10 Tips for Preschoolers
Preschoolers have unique discipline needs. Use these
preschool-specific tips to keep little ones moving in the right
• Stay cool. Teaching preschoolers is a very important job that
requires consistency and a calm attitude. Occasionally preschoolers
can put your patience to a grueling test. If you feel overly
frustrated, cool down as needed. Breathe slowly and deeply, pray
for guidance, and collect yourself before you attempt to discipline
a child who's pushed you to the limit.
• Build foundations. Discipline is training that strengthens.
Discipline takes time, patience, and commitment.
• Don't chastise. Punishing in anger to reform a preschooler's
behavior damages self-esteem and often results in a child becoming
angry and retaliating. Never tell a child he or she is bad.
• Let kids emote. Preschoolers throw tantrums-it's a developmental
certainty. Limit your reaction and give kids a place where they can
calm down and feel safe. Allow angry preschoolers to vent their
emotions in safe and appropriate ways-deep breaths, throwing
feathers, running, drawing, and acting out their emotions with
props such as stuffed animals.
• Praise good behavior. Set positive expectations that challenge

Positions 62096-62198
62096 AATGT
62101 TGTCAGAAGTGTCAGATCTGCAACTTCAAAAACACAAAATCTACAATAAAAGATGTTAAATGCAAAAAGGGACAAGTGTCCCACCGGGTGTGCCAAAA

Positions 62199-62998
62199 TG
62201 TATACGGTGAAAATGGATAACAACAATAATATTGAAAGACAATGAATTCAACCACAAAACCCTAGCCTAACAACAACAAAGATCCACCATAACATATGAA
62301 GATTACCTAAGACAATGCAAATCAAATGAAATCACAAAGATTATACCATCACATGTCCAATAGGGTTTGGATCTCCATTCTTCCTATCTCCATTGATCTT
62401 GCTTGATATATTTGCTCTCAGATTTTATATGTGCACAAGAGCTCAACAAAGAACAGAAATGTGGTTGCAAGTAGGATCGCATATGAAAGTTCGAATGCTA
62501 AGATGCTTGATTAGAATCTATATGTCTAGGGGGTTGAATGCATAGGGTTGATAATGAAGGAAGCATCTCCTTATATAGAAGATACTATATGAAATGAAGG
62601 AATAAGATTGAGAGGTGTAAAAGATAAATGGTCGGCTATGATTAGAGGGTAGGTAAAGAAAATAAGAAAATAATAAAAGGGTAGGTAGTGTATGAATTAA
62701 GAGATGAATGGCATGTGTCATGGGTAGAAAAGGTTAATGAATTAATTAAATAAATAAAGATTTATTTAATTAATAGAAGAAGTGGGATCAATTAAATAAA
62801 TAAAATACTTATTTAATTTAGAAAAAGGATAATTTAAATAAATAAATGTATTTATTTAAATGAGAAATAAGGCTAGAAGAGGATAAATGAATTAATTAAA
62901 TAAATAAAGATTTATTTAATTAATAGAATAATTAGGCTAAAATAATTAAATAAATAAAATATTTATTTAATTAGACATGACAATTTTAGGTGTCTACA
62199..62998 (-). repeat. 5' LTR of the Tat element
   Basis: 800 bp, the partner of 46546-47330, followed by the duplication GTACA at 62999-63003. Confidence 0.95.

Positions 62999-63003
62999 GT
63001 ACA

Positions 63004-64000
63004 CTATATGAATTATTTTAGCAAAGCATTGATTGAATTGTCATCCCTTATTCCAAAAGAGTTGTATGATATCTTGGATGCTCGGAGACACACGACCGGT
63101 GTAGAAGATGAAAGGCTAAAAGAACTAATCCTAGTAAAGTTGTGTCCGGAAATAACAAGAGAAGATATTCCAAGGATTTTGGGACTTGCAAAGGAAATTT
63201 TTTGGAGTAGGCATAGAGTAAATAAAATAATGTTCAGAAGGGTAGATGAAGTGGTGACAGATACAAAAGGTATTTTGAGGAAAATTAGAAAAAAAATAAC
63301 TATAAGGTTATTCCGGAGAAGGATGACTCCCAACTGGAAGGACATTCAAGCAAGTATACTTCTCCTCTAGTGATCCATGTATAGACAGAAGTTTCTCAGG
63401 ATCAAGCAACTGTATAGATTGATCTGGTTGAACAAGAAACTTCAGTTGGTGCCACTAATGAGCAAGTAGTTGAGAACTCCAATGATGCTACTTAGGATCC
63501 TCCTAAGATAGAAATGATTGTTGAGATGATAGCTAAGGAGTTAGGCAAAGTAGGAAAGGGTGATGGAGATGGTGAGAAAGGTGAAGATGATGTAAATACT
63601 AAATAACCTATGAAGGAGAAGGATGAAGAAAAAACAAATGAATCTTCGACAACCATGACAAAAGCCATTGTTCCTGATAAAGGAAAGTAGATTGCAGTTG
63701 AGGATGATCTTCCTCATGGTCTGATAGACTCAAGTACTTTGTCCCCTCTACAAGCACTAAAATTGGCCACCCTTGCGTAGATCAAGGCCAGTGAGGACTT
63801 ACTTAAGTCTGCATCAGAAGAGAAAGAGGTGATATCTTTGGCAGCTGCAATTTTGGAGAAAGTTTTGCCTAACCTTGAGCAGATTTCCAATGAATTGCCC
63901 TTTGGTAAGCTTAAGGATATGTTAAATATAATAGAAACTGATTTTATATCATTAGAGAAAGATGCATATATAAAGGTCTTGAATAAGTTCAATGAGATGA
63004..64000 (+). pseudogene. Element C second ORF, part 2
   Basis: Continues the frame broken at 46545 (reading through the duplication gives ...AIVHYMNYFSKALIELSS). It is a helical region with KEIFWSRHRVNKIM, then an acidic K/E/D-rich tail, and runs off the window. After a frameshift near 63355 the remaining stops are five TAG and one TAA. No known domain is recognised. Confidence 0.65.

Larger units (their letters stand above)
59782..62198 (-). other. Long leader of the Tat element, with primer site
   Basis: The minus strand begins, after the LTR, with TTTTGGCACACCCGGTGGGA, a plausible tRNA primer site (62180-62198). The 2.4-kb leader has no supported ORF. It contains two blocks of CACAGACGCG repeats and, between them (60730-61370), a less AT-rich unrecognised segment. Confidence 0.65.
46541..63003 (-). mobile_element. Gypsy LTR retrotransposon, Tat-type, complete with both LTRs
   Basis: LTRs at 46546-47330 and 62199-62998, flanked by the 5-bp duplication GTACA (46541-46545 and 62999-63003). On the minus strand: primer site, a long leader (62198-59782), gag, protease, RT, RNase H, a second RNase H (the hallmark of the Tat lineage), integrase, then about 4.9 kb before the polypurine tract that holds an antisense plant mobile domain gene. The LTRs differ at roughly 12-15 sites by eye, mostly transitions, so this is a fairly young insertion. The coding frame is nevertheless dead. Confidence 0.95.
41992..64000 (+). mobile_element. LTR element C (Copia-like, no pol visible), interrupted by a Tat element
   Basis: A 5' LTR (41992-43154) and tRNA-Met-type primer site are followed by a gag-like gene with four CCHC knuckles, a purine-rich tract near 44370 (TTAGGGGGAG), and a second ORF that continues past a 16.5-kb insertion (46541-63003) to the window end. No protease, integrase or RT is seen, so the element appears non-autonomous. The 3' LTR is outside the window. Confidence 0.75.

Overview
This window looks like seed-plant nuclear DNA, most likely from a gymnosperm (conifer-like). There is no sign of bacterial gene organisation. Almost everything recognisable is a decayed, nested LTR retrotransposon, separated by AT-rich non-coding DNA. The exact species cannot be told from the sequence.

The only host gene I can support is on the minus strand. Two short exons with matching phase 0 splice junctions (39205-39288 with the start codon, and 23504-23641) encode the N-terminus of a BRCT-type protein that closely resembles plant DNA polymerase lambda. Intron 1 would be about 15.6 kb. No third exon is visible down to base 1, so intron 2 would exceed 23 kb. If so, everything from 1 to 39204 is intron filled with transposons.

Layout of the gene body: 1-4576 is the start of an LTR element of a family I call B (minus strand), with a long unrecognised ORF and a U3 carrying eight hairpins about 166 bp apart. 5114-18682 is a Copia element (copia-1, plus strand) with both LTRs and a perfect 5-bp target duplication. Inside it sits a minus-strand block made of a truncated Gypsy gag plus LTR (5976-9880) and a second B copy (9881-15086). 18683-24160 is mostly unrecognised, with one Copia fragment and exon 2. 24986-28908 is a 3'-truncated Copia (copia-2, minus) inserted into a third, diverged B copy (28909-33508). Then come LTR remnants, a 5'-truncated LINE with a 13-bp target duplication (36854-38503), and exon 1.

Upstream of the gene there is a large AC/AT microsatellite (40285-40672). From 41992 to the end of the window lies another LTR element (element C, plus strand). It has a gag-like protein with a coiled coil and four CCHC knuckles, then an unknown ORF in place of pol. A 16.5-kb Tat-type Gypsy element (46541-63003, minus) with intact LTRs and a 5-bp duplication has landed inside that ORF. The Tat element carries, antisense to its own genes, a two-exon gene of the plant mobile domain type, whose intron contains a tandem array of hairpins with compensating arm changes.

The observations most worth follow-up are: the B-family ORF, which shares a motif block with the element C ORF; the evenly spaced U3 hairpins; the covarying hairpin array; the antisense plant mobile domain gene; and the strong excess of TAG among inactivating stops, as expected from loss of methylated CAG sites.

kids. Listen and pay attention to kids' behavior.
• Keep a routine. Every time you meet with kids, maintain the same
routine so they know what to expect. Alternate between active and
calming activities to keep kids interested and to meet their need
Preschoolers love repetition. Remind kids when a transition is
coming to keep it smooth.
• Give everything a place. Preschoolers need order to feel safe
and secure. Order and tidiness contribute to kids' sense of
well-being and help them focus.
• No never means yes. Don't give in or feel guilty. Preschoolers
learn to manipulate quickly, so say no firmly and mean it. Be
clear, sound like you mean it, and use serious facial
• Logical consequences teach responsibility. If children don't
pick up toys, they can't play with them next time. If a child uses
a bad word, give him a new word to say. Use logic kids can follow
when setting consequences.
• Know your kids. By making personal connections with kids, you'll
know how to discipline them in a way that makes them stronger. Keep
your rules simple. Don't overreact to behavior missteps.
Charlotte Inskeep has been a child care specialist for more
than 20 years in Colorado.